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Ubisoft is using machine learning to spot bugs before they make it into the final game code

Ubisoft has had its issues with buggy game launches in the past and while things have improved over time, this has come at the cost of development time, as play tests get underway. In the future, this may not be an issue though, as the publisher has developed an ‘AI assistant’ for its developers, which uses machine learning to catch bugs before they even make it into the final game code.

Ubisoft unveiled its ‘Commit Assistant’ at a recent developer conference in Montreal, with the goal of saving developers time and reducing the number of potential bugs in a final game. To achieve this, Ubisoft’s R&D division partnered up with Canadian universities and fed the assistant with ten years worth of game code from Ubisoft’s library. Thanks to machine learning capabilities, this allowed the assistant to learn where mistakes have been made, what corrections were made and predict future mistakes developers might make.

As Ubisoft’s video on the subject points out, the Commit Assistant is currently capable of spotting 6 out of 10 coding errors. Currently, the assistant raises a false alarm 30 percent of the time, but over time, this will be reduced as more code is fed through the algorithm.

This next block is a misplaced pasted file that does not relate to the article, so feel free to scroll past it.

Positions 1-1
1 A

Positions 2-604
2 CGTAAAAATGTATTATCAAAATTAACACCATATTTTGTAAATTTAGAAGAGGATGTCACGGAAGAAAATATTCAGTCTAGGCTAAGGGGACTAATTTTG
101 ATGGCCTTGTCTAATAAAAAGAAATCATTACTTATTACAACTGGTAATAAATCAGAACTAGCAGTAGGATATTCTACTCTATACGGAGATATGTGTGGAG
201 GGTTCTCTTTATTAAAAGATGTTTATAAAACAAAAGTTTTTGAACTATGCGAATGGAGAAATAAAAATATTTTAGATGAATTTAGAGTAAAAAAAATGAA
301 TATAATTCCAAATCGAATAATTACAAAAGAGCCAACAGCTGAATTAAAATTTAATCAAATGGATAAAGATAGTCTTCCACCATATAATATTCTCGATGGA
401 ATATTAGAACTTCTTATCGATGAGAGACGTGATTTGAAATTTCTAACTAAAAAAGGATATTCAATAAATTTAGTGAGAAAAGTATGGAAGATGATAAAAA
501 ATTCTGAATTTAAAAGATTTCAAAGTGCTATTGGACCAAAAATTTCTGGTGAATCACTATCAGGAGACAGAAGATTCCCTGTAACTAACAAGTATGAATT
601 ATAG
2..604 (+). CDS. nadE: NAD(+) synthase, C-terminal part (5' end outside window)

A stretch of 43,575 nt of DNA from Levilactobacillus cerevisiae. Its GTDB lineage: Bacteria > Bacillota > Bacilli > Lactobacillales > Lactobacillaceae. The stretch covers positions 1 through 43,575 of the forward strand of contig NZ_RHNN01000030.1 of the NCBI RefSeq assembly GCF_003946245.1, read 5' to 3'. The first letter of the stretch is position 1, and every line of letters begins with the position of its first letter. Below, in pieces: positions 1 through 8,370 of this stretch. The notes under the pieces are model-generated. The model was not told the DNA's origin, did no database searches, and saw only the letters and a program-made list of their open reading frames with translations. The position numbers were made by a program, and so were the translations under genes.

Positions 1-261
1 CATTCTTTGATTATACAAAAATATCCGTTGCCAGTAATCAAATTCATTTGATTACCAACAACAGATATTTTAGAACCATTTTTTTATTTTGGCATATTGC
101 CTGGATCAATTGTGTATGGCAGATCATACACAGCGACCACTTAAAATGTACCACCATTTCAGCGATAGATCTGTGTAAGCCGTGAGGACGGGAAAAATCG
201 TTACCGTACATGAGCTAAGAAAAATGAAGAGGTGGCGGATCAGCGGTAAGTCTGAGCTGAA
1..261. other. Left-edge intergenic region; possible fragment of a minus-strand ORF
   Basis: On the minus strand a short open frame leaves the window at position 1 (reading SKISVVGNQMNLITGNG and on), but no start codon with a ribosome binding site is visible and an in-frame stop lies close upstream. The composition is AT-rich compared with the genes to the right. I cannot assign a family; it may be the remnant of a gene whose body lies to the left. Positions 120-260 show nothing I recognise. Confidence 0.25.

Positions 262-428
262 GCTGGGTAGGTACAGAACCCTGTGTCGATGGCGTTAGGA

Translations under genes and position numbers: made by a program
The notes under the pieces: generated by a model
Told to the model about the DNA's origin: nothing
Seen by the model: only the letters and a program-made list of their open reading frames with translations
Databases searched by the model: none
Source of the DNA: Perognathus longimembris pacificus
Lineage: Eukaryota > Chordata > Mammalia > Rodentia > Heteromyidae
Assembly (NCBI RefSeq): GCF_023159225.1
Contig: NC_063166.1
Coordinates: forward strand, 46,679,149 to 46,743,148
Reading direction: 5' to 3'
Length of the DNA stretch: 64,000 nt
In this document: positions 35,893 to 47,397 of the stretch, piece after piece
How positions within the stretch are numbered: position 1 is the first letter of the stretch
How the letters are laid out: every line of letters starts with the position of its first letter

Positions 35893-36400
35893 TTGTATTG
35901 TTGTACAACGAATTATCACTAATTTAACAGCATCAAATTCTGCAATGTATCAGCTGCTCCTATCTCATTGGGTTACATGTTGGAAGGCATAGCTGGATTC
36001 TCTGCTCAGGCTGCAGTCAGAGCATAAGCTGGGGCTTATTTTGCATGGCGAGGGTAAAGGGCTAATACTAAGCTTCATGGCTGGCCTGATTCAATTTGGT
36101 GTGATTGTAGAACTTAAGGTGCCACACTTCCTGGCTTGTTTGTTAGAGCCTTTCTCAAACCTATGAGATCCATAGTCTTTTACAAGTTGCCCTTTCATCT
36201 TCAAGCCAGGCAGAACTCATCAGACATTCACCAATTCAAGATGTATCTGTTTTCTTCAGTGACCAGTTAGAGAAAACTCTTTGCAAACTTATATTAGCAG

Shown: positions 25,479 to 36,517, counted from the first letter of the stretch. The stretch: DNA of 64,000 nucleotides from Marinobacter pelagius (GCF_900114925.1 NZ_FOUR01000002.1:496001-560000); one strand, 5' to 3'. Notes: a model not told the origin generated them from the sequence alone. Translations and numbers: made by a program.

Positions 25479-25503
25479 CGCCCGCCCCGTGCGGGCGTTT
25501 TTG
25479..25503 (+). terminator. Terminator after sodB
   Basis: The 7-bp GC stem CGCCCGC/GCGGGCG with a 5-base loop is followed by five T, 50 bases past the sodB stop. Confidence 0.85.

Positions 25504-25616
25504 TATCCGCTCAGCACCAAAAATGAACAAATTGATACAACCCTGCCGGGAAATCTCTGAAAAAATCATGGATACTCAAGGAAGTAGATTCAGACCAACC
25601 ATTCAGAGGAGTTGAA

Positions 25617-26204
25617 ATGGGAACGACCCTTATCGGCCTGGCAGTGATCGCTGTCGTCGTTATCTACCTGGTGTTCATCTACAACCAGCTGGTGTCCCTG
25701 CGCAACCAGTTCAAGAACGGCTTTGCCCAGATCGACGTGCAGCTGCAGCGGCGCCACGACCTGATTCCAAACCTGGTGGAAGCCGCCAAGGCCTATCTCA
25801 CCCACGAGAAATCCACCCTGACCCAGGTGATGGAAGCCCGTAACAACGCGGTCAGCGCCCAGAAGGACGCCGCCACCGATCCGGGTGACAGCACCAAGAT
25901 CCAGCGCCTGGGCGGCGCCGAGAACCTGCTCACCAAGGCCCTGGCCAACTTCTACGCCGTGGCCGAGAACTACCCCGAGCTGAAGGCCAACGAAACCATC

Once a coding error has been spotted, the assistant can zero in on the most likely cause and suggest fixes for programmers to implement. In the long run, Ubisoft reckons this will save developers around 20 percent of their time. Speaking with Wired, Ubisoft’s R&D head, Yves Jacquier spoke a bit about how this will impact the inner workings of Ubisoft’s game studios:

“The most important part, in terms of change management, is just to make sure that you take people on board to show them that you’re totally transparent with what you’re doing with AI – what it can do, the way you get the data. The fact that when you show a programmer statistics that say ‘hey, apparently you’re making a bug!’, you want him or her to realise that it’s a tool to help and go faster. The way we envisage AI for such systems is really an enabler. If you don’t want to use that, fine, don’t use it. It’s just another tool.”

We don’t know how this is impacting Ubisoft’s current game projects, as the Commit Assistant is only just starting to be introduced. However, this is certainly an intriguing idea. It will be interesting to hear what developers think once the system is put into proper practise.

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KitGuru Says: Using machine learning techniques to catch bugs before they make it into the final game code sounds like a good idea, as long as the system is accurate. Crunch is a very real problem in the Triple A game development space, so this could potentially help alleviate some of that. 

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